“I guess we should get together or something,” I said.

He said, “We’re kind of already together, aren’t we?”

“I know, but I should probably be your girlfriend, right?”


Our exchange felt like a conversation between two third graders on the playground. I understood that I was supposed to care about this milestone. He was my first boyfriend. Yet when I grasped for the significance of it, I came up empty.


When he left France several weeks before I did, I was surprised to feel relieved. I longed not to be alone, not to be without love, but for freedom and autonomy.

Since we had gotten together, I had felt our identities weaving into a beautiful quilt, and I didn’t see how to disentangle myself without alienating the man I loved.

I was somebody without him. I knew this. But others didn’t seem to. Even when I was by myself, people always asked me about him, dropping me into a future of marriage, children and muted desires that I had not signed up for. I wanted my identity back. I wanted to unravel.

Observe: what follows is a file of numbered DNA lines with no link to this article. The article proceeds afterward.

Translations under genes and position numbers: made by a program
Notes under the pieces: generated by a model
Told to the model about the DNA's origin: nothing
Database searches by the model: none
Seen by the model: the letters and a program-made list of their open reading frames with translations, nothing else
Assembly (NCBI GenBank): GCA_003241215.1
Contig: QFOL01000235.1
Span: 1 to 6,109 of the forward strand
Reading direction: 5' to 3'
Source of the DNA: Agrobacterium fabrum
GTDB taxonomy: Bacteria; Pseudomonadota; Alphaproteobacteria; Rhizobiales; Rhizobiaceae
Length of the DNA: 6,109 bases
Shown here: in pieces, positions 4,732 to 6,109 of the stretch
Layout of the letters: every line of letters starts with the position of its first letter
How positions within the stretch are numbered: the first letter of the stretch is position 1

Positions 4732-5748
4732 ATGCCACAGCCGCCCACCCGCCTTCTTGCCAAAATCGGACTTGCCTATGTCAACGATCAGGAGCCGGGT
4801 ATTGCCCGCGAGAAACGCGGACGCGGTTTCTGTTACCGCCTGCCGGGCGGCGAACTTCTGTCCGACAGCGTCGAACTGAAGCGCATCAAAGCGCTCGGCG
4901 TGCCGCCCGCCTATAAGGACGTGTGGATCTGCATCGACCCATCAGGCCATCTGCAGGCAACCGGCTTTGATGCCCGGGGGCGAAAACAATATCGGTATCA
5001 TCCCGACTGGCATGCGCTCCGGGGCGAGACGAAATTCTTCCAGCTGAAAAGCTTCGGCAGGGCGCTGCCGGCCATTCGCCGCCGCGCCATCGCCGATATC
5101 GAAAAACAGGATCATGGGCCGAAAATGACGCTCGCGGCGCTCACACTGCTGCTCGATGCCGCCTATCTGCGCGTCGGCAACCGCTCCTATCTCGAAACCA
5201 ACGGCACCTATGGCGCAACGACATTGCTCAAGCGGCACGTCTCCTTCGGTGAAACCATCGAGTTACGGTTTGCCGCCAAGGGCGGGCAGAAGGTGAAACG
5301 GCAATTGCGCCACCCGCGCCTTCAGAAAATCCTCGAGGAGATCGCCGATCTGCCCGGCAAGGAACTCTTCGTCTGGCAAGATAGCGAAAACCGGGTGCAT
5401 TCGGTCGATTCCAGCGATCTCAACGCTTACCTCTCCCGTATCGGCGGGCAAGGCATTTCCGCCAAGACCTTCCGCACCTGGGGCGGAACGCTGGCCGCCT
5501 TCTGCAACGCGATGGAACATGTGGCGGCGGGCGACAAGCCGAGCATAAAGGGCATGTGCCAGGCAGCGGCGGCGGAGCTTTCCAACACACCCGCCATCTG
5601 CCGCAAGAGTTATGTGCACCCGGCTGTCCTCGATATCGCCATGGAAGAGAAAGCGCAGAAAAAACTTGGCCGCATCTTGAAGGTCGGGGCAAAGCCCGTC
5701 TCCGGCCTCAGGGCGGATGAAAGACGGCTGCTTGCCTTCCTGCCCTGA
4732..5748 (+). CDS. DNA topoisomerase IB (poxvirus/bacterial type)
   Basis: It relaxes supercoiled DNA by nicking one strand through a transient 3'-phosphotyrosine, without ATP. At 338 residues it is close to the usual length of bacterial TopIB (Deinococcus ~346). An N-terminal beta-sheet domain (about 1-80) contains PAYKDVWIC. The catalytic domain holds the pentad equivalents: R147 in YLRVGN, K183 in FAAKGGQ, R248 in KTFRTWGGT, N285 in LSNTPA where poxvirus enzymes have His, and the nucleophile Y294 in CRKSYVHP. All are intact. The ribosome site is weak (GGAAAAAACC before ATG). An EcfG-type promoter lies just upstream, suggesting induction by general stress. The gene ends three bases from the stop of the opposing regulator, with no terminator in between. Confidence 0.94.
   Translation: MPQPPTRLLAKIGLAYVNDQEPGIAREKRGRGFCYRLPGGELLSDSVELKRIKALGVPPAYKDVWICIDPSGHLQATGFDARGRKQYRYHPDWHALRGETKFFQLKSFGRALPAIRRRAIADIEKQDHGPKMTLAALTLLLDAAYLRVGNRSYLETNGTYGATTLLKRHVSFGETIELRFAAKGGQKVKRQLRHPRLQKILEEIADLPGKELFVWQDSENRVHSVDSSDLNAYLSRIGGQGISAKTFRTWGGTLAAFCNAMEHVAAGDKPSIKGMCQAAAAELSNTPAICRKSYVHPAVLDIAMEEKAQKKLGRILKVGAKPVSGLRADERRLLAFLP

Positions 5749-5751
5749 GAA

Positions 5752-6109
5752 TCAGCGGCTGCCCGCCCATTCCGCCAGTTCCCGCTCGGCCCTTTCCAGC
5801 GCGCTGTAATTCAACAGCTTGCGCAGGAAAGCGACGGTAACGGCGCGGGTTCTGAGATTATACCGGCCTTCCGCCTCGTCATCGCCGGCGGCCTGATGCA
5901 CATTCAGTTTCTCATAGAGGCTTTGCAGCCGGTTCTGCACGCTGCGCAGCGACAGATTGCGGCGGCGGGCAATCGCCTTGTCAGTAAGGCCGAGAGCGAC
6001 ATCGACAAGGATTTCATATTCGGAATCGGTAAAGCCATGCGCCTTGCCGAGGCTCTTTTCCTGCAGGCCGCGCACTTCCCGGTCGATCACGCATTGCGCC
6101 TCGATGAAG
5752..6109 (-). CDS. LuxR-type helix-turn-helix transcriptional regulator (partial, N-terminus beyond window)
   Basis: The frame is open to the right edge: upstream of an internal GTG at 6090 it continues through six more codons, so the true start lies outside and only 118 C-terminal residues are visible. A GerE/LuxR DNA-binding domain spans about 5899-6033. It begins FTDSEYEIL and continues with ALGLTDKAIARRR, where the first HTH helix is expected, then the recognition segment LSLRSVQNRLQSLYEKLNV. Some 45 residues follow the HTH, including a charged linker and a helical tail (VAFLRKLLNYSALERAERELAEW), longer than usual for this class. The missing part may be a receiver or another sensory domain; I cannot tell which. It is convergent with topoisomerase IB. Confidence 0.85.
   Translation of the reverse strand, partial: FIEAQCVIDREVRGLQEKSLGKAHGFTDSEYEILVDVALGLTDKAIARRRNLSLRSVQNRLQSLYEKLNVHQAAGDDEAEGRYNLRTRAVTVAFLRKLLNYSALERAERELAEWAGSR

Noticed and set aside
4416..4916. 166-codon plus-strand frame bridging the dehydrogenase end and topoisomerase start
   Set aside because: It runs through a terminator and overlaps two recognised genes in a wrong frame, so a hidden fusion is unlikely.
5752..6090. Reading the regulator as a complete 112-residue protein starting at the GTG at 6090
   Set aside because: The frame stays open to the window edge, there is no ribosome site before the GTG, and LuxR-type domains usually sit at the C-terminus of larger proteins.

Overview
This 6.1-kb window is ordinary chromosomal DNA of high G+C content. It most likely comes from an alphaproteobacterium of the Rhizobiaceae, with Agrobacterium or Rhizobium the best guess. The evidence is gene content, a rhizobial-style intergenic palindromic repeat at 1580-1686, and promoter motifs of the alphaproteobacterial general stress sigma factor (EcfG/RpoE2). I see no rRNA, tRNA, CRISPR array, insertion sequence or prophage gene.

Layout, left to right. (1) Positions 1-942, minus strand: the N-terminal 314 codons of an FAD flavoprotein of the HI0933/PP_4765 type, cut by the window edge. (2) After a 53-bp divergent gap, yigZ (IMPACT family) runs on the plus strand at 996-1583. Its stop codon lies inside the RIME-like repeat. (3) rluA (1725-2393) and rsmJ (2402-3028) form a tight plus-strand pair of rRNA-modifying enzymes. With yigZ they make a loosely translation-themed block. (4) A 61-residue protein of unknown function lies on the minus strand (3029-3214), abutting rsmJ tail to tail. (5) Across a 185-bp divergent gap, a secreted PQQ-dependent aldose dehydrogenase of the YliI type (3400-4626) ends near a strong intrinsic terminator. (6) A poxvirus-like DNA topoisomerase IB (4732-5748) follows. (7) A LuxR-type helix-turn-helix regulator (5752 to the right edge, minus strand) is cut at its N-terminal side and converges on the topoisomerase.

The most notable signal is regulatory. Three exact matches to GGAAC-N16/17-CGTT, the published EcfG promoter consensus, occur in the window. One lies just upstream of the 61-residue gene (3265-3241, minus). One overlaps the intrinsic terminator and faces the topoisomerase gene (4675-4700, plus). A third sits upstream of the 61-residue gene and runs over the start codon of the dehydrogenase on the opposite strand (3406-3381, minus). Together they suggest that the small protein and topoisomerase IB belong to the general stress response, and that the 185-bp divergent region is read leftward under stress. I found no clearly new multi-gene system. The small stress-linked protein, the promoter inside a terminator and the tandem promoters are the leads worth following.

As soon as I got back, I suggested an open relationship, something I had wanted from the beginning. I saw it as a step toward establishing myself as a romantic and sexual entity outside of my relationship. When Malcolm and I first told friends and family about our open relationship, we were met with verbal lashings and gross generalizations, including that “this was not something Black people did.” Much later, I realized they viewed our arrangement as a personal attack on an institution they wanted to believe in.

The following year, after leaving college in Atlanta, we moved 2,000 miles apart — Malcolm home to California, me home to D.C. — with no plans of either of us moving to be with the other anytime soon. We saw each other several times a year. By the time the pandemic hit, we had been long distance for three years, and I saw no problem with it.